It may be the world's biggest e-commerce player, but that's not the company's top claim to fame. Amazon (AMZN -0.95%) is also one of the world's most recognized brand names, and its stock's 161,000% gain since going public in 1997 is legendary. Moreover, the jaw-dropping gain is completely merited. Amazon changed the world by normalizing (and then setting the standard for) online shopping.
It's a tough act to follow, of course. The rest of the world's retailers are all ultimately taking aim at Amazon. And there's no denying Amazon is running out of ways to sell more consumers more stuff.
But investors worried that the leader of online shopping doesn't have a compelling second act need not worry. Amazon's got several new tricks up its sleeve.
Amazon's Act II
The low-hanging e-commerce fruit has all been picked to be sure, but there's still plenty of room for growth. Digital Commerce 360 estimates that only 21% of last year's retail sales in the U.S. were made online. There's another 79% worth of roughly $4 trillion in consumer-driven business up for grabs. Amazon won't win all of it, of course, or even most of it. It's certainly positioned to win more than its fair share of it, though.
The company's coming 20 years, however, will be less about its continued e-commerce dominance and more about all the other ways it can leverage its size.
One of those ways is even more growth of its cloud computing business.
An incredible $45.4 billion dollars worth of the company's 2020 revenue of $386.1 billion was attributable to Amazon Web Services. That's roughly 12% of its top line, up from the previous year's web services sales of $35 billion. Not bad.
Far too overlooked, however, is how stunningly profitable Amazon Web Services is. More than half of 2020's $22.9 billion in operational profits came from its cloud computing service arm ($13.5 billion, all told). And there's still a massive amount of room for growth. Technology market research company Gartner predicts the worldwide public cloud computing sector will grow 18% to $305 billion this year, and then grow another 19% next year.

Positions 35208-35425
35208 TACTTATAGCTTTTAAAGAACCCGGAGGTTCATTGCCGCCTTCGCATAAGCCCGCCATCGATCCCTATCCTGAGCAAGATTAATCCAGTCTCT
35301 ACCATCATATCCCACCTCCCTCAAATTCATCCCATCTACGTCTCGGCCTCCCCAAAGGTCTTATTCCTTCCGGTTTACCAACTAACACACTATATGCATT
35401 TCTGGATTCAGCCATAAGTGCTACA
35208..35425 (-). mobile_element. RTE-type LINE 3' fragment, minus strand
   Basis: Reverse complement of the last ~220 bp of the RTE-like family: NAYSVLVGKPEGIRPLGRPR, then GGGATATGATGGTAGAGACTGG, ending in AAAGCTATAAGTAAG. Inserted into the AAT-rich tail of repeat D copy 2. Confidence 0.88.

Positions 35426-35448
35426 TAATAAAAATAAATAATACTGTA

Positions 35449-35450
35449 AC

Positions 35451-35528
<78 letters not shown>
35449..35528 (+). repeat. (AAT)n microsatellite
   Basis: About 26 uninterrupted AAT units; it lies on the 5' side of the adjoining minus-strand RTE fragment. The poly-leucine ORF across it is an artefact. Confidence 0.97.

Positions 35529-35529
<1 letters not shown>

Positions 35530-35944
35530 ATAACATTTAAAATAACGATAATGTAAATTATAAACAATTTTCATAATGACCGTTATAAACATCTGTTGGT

Cloud computing isn't the only growth engine Amazon is tuning up outside of its consumer-facing business, either. The company is also refining its online presence as a means of selling advertisement space. During the fourth quarter of last year, Amazon collected nearly $8 billion worth of advertising revenue -- categorized as "other" on its accounting statements -- up 64% year over year. For the full year, the company did over $21 billion worth of this "other" business.
Revenue isn't profit, of course, but this advertising business is being built around properties and technologies already in Amazon's portfolio. That makes it a low-cost way to enhance the profitability of an operation that's already in the black.
In the meantime, Amazon is still courting the same consumers it already serves to make them more frequent customers.
As of the latest count, the e-commerce giant operates about a dozen grocery and convenience stores, with a couple dozen more in the works. That's in addition to more than 50 brick-and-mortar retail locations for its bookstores and other consumer-oriented products. More are on the way too, and in places where the company doesn't have a retail presence, it may soon see a localized distribution warehouse and drone-based deliveries. Amazon says it's planning to build on the order of 1,000 mini-fulfillment centers from coast to coast.
These moves aren't being made because storefronts, warehouses, and autonomous drones are cheap to operate. Rather, they're initiatives meant to extract more revenue from consumers. Even Prime subscribers only spend an average of about $1,400 per year at Amazon.com, according to Consumer Intelligence Research Partners. That's only a small piece of the $18,000 that a OnePoll study commissioned by Ladder says the average American spends every year on non-essential goods.
Not Amazon's heyday, but still rock-solid
A great deal of Amazon stock's early gains are rooted in the fact that few people appreciated just how big the company would become, making it undervalued at its initial public offering. It's not a secret any longer, though. Shares won't have the advantage of surprise going forward.
Connect the dots, though. What the company lacks in its potential to surprise, it more than makes up for in crystal-clear growth opportunities. Analysts see it, anyway. S&P Capital IQ indicates 2025's consensus revenue projection now stands at $821 billion, more than doubling last year's $386 billion. That sure seems like millionaire-maker sort of growth.